The following section describes magic secrets and their brain mechanisms!

Apollo steals George’s pen, notes, digital recorder, some receipts, loose cash, wallet and, very early on, his watch. One classic way to lift somebody’s watch is to first grab their wrist over the watchband and squeeze. This creates a lingering sensory afterimage, a tactile one in this case. The afterimage renders the touch neurons in George’s skin and spinal cord less sensitive to the watch’s removal and creates a conveniently lasting perception of the watch long after it has disappeared. George simply doesn’t notice his watch is missing because his skin tells him it is still there. We notice the watch when we see Apollo folding his arms behind his back, buckling it onto his own wrist as his patter leads George down some new garden path of attention.


A few times during the fleecing Apollo holds up a pilfered object high behind George’s head for the audience to see. This makes everyone but George laugh, who smiles and looks around sheepishly, wondering what the joke is. Then, to more laughter, Apollo returns all George’s belongings one by one. Finally, he turns to George and says, “We all pitched in to buy you a watch, very similar to the one you were wearing when you got here.” He unstraps George’s watch from his own wrist and passes it over. George gasps and then rolls his eyes. How could he be so inattentive?

Dissecting Attention
Possibly the best definition of attention was put forth in 1890 by William James, the philosopher king of modern psychology. He wrote: “Everyone knows what attention is. It is the taking possession by the mind, in clear and vivid form, of one out of what seem several simultaneously possible objects or trains of thought. Focalization, concentration, of consciousness are of its essence. It implies withdrawal from some things in order to deal effectively with others.”

Since James’s day, neuroscientists have learned that attention refers to a number of different cognitive processes. You can pay attention to your TV show voluntarily, which is one process (top-down attention), or your baby’s crying can draw your attention away from the TV, a different process (bottom-up attention). You can look right at what you are paying attention to (overt attention), or you can look at one thing while secretly paying attention to something else (covert attention). You can draw somebody’s gaze to a specific object by looking at it (joint attention), or you can simply not pay attention to anything in particular. Some of the brain mechanisms controlling these processes are beginning to be understood. For example, you have a “spotlight of attention” that restricts how much information you can take in from a region of visual space at any given time. When you attend to something, it is as if your mind aims a spotlight onto it. You actively ignore virtually everything else, giving you a kind of “tunnel vision.” Magicians exploit this feature of your brain to maximum effect.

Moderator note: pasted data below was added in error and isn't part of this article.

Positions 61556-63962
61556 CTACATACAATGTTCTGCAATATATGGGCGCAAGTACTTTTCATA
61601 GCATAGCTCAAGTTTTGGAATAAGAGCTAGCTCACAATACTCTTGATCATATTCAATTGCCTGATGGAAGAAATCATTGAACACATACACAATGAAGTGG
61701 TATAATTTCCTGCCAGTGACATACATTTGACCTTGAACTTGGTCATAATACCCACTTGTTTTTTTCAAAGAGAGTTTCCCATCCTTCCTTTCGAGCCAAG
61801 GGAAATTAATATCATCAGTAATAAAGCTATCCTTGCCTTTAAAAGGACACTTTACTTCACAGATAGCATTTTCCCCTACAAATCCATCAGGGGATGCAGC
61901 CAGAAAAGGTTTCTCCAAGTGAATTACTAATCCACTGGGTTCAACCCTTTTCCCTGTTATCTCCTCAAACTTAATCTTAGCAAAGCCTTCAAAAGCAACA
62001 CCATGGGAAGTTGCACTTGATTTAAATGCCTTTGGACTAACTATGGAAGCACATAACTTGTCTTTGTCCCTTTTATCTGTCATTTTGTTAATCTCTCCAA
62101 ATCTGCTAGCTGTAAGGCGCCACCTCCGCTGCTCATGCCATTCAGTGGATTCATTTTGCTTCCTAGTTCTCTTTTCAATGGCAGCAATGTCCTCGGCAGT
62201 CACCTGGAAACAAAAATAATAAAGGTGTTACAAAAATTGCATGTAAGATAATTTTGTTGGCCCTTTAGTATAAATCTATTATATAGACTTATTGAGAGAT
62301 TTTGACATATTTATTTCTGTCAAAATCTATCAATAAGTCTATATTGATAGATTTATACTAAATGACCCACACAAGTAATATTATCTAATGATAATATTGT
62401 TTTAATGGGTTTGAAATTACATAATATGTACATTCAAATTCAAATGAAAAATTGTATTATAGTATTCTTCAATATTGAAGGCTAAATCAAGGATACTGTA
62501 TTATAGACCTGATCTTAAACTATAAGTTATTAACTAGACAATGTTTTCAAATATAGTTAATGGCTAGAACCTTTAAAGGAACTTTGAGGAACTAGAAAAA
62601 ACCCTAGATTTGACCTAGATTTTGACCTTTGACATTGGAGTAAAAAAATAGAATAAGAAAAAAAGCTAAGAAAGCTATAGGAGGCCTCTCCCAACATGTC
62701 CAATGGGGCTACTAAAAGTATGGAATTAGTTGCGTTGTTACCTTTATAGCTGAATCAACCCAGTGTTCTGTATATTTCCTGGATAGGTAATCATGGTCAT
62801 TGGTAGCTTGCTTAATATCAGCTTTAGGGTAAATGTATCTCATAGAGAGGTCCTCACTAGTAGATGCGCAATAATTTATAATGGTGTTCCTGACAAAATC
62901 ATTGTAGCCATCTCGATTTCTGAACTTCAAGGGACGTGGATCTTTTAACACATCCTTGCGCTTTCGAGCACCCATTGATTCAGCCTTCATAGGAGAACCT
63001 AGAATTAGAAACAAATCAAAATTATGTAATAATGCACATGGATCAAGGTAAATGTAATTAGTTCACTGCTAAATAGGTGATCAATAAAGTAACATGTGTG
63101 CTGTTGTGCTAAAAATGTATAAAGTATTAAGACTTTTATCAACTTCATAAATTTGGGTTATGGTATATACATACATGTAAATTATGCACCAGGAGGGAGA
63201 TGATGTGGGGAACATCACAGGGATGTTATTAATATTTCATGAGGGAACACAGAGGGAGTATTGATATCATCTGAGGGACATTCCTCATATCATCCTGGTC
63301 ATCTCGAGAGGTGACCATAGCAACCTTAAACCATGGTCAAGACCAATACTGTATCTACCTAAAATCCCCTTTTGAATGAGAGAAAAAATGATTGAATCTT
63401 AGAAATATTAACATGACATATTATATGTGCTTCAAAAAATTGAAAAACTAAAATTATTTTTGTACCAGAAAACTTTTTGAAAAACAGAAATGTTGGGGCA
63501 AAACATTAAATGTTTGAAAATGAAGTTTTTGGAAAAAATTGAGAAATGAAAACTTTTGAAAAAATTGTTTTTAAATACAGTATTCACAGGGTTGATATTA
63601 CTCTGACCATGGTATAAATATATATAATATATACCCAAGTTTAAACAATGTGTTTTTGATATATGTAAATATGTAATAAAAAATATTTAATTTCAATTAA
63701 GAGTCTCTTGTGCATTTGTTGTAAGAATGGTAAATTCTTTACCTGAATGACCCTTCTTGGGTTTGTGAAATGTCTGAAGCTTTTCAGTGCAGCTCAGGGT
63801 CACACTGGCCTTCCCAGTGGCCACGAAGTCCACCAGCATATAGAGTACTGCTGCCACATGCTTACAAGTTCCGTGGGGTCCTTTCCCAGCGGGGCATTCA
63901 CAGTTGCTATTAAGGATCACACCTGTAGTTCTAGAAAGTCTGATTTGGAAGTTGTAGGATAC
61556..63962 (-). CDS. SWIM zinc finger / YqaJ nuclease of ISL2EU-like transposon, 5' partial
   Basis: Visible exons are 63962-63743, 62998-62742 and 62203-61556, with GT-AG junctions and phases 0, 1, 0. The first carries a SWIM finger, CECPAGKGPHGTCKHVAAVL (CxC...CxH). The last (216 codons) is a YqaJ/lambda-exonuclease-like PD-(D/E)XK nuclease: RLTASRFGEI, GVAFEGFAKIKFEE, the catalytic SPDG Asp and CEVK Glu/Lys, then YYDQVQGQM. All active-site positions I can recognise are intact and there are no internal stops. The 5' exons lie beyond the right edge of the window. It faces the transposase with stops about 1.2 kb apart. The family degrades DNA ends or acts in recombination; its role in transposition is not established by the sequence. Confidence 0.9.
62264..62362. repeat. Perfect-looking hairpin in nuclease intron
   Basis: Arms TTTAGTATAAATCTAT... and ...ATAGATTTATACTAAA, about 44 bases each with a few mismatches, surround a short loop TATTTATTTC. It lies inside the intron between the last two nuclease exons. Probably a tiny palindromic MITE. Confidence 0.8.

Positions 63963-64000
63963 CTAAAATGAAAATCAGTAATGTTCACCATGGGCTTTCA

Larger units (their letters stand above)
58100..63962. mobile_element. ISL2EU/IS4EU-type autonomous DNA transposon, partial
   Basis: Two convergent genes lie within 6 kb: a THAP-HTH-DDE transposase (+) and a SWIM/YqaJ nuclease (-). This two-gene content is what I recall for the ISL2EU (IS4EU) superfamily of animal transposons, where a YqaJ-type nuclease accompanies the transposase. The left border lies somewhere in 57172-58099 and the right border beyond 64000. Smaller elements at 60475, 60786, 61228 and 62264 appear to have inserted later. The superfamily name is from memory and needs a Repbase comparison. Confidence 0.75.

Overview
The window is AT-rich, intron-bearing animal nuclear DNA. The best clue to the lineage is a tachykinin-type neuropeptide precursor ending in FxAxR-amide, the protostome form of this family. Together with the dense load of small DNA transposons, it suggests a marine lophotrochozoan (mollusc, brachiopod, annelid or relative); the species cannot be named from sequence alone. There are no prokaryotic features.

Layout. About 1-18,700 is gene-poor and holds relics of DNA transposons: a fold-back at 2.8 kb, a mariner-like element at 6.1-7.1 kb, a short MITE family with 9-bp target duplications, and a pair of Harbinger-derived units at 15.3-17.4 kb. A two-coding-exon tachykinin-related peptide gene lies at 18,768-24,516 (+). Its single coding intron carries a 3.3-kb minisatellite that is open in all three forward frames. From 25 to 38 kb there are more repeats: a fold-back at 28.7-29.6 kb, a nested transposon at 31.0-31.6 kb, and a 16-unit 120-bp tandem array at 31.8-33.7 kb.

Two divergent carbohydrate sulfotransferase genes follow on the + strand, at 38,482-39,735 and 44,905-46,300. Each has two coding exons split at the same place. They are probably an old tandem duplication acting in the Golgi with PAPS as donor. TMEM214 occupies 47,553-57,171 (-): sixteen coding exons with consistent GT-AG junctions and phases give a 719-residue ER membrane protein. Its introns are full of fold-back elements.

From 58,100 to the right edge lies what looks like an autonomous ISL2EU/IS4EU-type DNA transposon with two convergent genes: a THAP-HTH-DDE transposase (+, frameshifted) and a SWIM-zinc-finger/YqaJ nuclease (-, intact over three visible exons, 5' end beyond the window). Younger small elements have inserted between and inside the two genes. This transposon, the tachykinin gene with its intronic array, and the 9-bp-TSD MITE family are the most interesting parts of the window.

It is not yet clear whether there is a single center in your brain that controls attention. Given the many types of attention, multiple attention-control centers may work in concert. One critical clue is that many of the same brain circuits that control your eye movements are involved with changing the location of your attention in the world. Eye movement circuits are responsible for orienting your eyes to specific areas of visual space, so it seems logical that those same circuits could orient your attentional spotlight, too. Determining what is interesting in the world is undoubtedly critical to deciding where you should look next. Magicians intuitively grasp this and control your eyes and your attention as if they were marionettes on a string.

Attention is also linked to your short-term memory and your ability to tune out your focus on what is happening around you. Sometimes a stimulus is so demanding, so salient, that you cannot help but pay attention—an ambulance siren, an infant’s cry, a dove fluttering out of a top hat. This information flows in a bottom-up fashion—from your primary senses to higher levels of analysis in your brain. It is called sensory capture.

Other times you can shift your attention around, as you choose, in a top-down fashion. Signals flow from your prefrontal cortex (the CEO of your attentional networks) to other regions that help process information. You don’t hear the siren or baby or see the dove, because you are attending to something else, such as the last page of that fabulous mystery novel you are reading. Research shows that the greater your capacity for short-term or working memory, the better you are at resisting sensory capture.